Charles Ramsey’s Heroics Marks Progress

America has spent the last few days reacting to the story of three women who escaped their kidnappers after a decade of imprisonment and sexual abuse (see here).  Much of the attention has rightly focused on the perseverance and return of the victims but there has also been a lot of commentary about Charles Ramsey, the man who initially responded to one victim’s cries for help and thus became an initial responder when he helped her to escape and call 911.  Much of the interest in Ramsey certainly revolves around his shall-we-say vibrant personality and many have simply followed for a good laugh.  However, I like to think that a great many more have followed because they are assured by the presence of a modern-day hero and the prospect of fellow community members looking out for one another when in need.

Some folks I have spoken with don’t see anything particularly heroic in Ramsey’s actions.  As they see it, Ramsey’s response to cries of distress was simply something that anybody would have done.  As someone that has spent most of his professional career in anti-violence positions tasked with challenging people to become active bystanders in preventing violence, I think that Ramsey’s response was anything but routine.  Consider that there is now several decades’ worth of social psychology research attempting to determine exactly why people are generally so horrible at intervening in questionable scenarios.  This includes scenarios when people have fairly good awareness that another person or even themselves is in danger.  It’s not necessarily that people don’t care what happens to others.  It’s more so that beings raised with societal customs can generate all types of valid reasons why they should mind their own business.  For example, someone in Ramsey’s shoes may have heard screaming and thought “this is a domestic dispute”, “this is probably someone playing a prank”, “they might get upset if I interfere”, “I’m sure somebody else would be running over there if there was truly a problem”, etc.  Ramsey, who did no less than kick in the door of his neighbor’s house, fought through these hesitations and erred on the side of caution.  Three victims of longstanding abuse (four victims considering that one had a child present) are now free because of it.

It’s easy for all of us to say that we would have done the same in Ramsey’s position but I know that many of us would have convinced ourselves that it was not worth sticking out our necks based on the mere possibility that someone was being harmed.  If Ramsey’s actions still seem unremarkable consider the furor around last year’s news of long-standing sexual abuse by a member of Penn State Athletics where a community was severely lacking for someone with instincts similar to Ramsey to act on what their reason and suspicions were asking them to do.  Ramsey is indeed a hero.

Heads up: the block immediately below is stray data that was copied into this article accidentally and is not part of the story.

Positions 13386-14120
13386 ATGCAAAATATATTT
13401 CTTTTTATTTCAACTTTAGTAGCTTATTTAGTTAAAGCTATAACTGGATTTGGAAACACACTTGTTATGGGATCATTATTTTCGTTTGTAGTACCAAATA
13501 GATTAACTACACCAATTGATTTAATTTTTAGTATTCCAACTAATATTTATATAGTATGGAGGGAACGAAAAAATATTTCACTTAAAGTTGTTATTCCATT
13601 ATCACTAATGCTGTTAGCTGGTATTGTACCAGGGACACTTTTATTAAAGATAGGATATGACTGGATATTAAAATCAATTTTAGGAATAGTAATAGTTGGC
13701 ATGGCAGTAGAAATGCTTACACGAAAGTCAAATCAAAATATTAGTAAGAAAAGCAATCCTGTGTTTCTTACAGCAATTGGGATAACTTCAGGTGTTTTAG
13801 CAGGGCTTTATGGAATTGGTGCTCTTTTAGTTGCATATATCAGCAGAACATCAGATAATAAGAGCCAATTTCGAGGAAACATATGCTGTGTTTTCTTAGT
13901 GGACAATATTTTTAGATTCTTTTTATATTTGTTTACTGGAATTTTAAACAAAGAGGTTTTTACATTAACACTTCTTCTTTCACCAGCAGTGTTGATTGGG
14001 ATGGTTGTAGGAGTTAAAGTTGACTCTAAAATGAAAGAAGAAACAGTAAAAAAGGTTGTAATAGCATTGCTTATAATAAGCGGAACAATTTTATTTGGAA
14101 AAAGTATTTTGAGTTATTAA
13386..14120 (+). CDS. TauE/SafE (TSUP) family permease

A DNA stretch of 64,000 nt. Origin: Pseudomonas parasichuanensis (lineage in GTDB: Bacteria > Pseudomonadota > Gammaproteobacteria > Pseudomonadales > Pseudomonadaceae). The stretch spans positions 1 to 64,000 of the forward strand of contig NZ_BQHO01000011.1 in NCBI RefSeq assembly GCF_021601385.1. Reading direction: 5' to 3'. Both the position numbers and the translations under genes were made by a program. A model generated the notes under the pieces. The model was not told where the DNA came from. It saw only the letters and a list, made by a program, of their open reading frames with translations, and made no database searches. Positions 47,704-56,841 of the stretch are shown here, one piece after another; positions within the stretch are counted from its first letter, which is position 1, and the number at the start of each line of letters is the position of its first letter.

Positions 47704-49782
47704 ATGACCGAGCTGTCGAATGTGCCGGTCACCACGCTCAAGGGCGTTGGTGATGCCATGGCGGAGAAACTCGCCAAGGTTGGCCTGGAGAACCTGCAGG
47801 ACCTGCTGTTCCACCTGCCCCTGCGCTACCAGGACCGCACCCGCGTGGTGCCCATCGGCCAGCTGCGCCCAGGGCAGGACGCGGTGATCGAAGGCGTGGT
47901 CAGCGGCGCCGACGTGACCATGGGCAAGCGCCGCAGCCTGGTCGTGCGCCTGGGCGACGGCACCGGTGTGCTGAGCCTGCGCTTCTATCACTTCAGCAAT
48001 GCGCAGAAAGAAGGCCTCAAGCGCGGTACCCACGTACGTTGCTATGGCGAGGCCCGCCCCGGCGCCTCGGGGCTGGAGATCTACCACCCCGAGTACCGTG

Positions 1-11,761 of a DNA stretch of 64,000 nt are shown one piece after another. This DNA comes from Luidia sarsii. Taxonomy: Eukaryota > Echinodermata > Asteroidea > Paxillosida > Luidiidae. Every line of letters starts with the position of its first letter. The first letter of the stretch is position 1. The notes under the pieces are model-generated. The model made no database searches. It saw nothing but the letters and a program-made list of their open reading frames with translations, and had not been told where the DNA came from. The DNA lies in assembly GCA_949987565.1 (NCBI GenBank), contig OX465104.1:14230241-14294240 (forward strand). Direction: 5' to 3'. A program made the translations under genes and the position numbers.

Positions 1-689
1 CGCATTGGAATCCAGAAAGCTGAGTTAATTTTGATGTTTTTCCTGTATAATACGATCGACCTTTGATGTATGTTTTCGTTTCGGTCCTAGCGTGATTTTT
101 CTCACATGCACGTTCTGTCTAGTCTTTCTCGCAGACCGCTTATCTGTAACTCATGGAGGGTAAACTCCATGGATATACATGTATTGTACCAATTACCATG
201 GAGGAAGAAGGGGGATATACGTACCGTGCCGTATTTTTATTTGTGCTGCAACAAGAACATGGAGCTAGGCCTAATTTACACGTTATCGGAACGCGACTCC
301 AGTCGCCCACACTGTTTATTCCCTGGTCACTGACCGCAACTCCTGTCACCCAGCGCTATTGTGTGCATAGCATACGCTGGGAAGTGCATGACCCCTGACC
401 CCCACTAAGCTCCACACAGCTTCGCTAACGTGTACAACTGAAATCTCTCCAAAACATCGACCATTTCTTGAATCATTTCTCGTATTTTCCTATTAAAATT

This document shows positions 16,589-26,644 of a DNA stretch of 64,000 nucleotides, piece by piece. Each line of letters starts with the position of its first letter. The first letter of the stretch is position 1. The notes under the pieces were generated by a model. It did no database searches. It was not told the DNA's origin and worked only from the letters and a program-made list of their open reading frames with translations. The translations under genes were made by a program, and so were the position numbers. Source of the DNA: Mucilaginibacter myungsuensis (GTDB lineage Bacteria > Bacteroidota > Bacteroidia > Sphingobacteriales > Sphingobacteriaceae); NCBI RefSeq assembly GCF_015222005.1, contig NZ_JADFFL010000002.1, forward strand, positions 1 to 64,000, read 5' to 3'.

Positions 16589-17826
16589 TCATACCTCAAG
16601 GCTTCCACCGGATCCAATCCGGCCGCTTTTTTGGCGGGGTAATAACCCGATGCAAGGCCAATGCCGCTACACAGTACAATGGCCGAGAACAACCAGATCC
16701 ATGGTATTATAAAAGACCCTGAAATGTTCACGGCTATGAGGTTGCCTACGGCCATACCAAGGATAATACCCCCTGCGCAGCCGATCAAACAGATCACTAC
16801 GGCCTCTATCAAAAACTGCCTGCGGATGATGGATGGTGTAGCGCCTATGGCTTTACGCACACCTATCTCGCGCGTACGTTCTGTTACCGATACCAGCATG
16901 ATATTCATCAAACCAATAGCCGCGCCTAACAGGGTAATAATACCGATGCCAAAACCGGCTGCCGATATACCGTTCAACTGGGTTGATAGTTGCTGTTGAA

Interestingly, Ramsey notes the victim’s race as key in his identification of the incident as an emergency.  As he states in a now-infamous interview, “I knew something was wrong when a little pretty White girl ran into a Black man’s arms.  Something is wrong here.  Dead Giveaway.”  In 2013, this man found some novelty in the idea of a female White victim seeking assistance from a Black man.  The realization that viewpoints like Ramsey’s still exist makes me pause to consider the historical significance of what occurred.

I cannot help but flash back and consider how my predecessors might view this whole thing with similar astonishment.  I picture a Black man in the American South of the late 1800’s.  He has memory of family member being hunted and lynched under the charge that he was a rapist though the man has his doubts and believes that the folks in town targeted him because

he got too “uppity.”  He can recollect stories told by elder family members bound to slavery under the lash and the argument that they are a bestial people that must be subjugated if their better nature is to surface.  He has knowledge that full citizenship is denied to him partially on the grounds that men that look like him lack the moral base to be trusted with such rights.

If this man could peer a century ahead, he must surely receive some vindication and joy in the knowledge that a Black man rose to meet the distress of a victim of sexual abuse.  Sometimes, the historical significance of events is lost to us so I’m thankful that Ramsey’s choice of words gave me further reason to celebrate.  First and foremost, I applaud because three women have survived a horrible ordeal and are now able to go about the process of recovery in earnest.  I applaud secondly because, even though we have uncovered yet one more story of men displaying humanity at its worst, perhaps this incident will generate some attention towards domestic sex trafficking which is too often considered a strictly overseas problem.  Lastly, I applaud Ramsey who, in one swoop, provided America with the strongest model of bystander activism in recent memory and provided me with reason to reflect on just how far America has progressed.  With all of the World’s ugliness, it’s easy to forget that we have indeed progressed for the better in many ways.  So, you all can join the chorus of superficiality currently running with Ramsey as a punchline if you like, but the human appeal and racial intrigue raised by a man who chose to help after finishing his McDonald’s is not lost on me.

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